Writing an effective personal statement for a Master’s or PhD application for a university abroad is probably one of the most important steps of your application process abroad. It represents both a chance for you to introduce yourself to the admission committee of the institution, but also to present your thesis or research goals you plan to achieve during your studies. Read key tips for understanding what a personal statement is and how to write one for your Master's or Ph.D.
What better way to get the creative juices flowing than an example of a successful personal statement, written by a student applying for a PhD in Literature at a university in the United States? Read carefully and think what you would include in your personal statement to convince the university you’ve got what it takes to successfully complete your degree and
become a prestigious alumna or alumnus.
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Personal Statement for a Ph.D. in Literature
In August 2015, I completed my graduate degree and thesis for the Research Master's in Comparative Literary Studies at [university name2]. As a student in the Research Master's (RMA) program, my scholarly concerns were mostly focused on critical theory, cultural studies, and social discourse, built into the wide-ranging, cross-cultural framework of Comparative Literature. In addition, the rigorous graduate curriculum in the RMA program placed a strong emphasis on individual research and intensive academic writing to prepare me for Ph.D-level studies. As a student, I find myself consistently engaged with the intersection of politics, literature, and critical theory.
I have always had an interest in projects that are interdisciplinary and which also foster a broad, social-political dialogue; I have published in Marxist theory, but I have also presented at conferences on neuroscience and on post-colonialism. While my interests are vast, I have always found literary studies to satisfy my intellectual curiosity and provide a meaningful methodological foundation. Therefore, it is from this theoretical perspective and challenging background as a scholar that I wish to pursue a Ph.D. in Literature at [university name], as it would be a privilege to participate in this critical discourse alongside the immensely distinguished Literature faculty.
Before beginning my graduate studies, I finished a Bachelor's degree in English from the [university name3]. I was fortunate enough as an undergraduate to have found exhilarating joy in academic research. Setting a goal to pursue a lifelong career as an academic allowed me to overcome weaknesses that were initially felt to be insurmountable, including low grades and test scores. Learning the strategies necessary for university study, though, while following a compelling curriculum enabled me to complete my degree, participate in interdisciplinary thesis research, and eventually continue on to graduate school. Relocating to the Netherlands for graduate school proved to be a worthwhile choice, as living abroad for the past few years has been a formative and enriching experience. Thinking globally about academic study and education more generally, while being amid a tumultuous political climate and refugee crisis has developed the way I continue to speak (and write) about cultural experience.
In 2015, I had my first refereed article, "Utopian Registers of the New Italian Epic," published in the peer-reviewed journal Incontri: Rivista Europa di Studi Italiani. After submitting it to this journal, the article underwent a strict external review process where I was able to refine my argument carefully before it was published in the 30th volume of Incontri.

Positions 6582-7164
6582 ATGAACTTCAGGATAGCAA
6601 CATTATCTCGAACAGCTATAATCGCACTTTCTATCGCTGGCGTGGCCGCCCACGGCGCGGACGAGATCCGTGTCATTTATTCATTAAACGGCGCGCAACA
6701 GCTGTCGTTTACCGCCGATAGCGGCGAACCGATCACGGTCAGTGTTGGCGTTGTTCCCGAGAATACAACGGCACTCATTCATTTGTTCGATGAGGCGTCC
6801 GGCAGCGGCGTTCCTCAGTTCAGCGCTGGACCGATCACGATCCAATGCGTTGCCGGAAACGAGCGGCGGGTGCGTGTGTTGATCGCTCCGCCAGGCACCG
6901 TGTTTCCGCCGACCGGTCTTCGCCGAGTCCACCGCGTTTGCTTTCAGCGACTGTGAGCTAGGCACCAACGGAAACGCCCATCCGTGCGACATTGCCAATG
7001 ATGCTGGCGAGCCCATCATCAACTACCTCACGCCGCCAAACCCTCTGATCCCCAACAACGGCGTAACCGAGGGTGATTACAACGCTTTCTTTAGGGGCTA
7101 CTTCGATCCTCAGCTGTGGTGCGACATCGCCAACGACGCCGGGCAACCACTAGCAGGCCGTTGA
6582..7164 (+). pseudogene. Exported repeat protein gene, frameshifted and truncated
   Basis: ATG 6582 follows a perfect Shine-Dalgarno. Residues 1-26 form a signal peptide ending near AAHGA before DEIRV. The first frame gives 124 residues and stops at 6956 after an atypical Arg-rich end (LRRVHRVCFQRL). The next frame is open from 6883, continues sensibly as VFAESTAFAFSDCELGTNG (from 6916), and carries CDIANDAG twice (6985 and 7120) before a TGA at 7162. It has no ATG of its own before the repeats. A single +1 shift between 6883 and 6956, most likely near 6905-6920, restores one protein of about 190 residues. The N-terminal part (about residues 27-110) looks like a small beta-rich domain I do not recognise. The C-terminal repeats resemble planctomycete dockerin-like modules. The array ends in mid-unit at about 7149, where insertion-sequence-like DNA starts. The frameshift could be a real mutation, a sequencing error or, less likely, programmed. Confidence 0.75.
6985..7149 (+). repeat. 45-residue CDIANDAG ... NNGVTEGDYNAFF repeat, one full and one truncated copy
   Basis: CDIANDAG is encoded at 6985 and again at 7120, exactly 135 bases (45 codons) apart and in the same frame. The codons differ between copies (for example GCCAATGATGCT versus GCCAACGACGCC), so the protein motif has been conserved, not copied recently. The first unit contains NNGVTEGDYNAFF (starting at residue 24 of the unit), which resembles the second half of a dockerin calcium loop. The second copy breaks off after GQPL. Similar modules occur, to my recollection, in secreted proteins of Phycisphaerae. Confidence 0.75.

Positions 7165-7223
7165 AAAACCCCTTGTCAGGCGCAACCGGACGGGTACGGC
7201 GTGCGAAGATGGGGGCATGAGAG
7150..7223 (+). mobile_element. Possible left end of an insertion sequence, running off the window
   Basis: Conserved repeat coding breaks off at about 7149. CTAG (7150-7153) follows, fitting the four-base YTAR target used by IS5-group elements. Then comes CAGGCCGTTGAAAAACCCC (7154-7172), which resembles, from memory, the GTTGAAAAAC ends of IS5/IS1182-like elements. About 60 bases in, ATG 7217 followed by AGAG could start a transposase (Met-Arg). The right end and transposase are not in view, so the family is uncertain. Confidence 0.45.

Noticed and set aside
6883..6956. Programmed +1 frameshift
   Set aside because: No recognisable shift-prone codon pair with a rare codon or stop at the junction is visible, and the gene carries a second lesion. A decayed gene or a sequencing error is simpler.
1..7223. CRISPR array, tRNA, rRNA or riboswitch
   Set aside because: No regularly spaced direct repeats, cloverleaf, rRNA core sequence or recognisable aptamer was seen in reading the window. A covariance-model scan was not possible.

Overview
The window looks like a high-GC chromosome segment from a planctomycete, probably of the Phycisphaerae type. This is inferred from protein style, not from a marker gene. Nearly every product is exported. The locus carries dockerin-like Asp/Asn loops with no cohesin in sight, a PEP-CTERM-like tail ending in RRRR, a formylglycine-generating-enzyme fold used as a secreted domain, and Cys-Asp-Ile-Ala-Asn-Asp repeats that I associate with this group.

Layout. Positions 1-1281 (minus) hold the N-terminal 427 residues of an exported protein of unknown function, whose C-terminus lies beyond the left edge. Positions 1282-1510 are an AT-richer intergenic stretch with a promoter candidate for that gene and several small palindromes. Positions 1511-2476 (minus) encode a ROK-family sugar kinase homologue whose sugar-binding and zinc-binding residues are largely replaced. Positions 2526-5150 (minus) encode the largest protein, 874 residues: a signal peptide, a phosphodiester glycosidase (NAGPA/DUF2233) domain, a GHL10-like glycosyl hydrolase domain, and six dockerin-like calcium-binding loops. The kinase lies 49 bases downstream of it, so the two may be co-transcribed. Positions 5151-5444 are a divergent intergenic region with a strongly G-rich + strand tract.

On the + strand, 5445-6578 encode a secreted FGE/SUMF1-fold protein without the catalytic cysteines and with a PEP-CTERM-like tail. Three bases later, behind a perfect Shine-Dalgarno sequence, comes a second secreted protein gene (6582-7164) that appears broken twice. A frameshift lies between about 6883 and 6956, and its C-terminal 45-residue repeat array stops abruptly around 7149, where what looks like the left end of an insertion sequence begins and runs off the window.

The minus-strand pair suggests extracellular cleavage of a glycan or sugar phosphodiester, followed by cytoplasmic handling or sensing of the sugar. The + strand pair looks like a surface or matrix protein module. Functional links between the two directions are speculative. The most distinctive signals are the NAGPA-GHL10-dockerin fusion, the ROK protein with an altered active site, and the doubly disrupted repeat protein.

The final six months of my degree were devoted to completing my RMA thesis, entitled "An Ethics of Belonging". For this project, I chose to continue my interest in examining ethics and literature, using several sources of migrant literature as my literary corpus. I framed my discussion within the context of 'belonging,' and considered the ethical complications with that concept. One of the interesting aspects of writing this thesis was the ability to place these ideas in the background of current events and political issues such as racism, police violence, and migrant experience. Adding an urgency to my thesis, I was able to further emphasize the stakes of literature, otherness, and belonging, while illustrating the efficacy of imagination, empathy, and representation in re-calibrating the ethical horizon.
It is with gratitude that I have always looked toward the esteemed Literature department at [university name] as a source of inspiration throughout my undergraduate and graduate education; and, the faculty at [university name] has always held my attention as giving invaluable contributions to literary and social discourse. It would, therefore, be an honor to pursue my Ph.D. in Literature at [university name]. And, given my own scholarly background and academic achievements, I believe I am an ideal candidate for this program.
Cover letters and personal statements
PhD applicants are often asked to include a covering letter or personal statement as part of the application process, however you will find they are less common for PhD applications than those for Masters courses.
If you are asked to write a cover letter, make it sure it is brief, and you include the following details:
- How it fits with your skills, experience and academic interests.
You do not need to try to answer your research question, just provide an outline of why you want this place, and what qualifications, skills and work experience make you so well suited to it.
The requirements for a personal statement are similar, but vary slightly in that it is more 'personal'.
How to write your PhD Personal Statement
If you are completing a PhD application, you may be required to write a personal statement.
As experts in this area, we've put together a guide to help you get started and complete a final draft for this important part of the application process.
Typically you will be allowed around 1 side of A4 to say why you think you should be accepted on to the course.
Sometimes you will just be asked to provide a statement that supports your application, though at other times you will be given more of a description of what to include.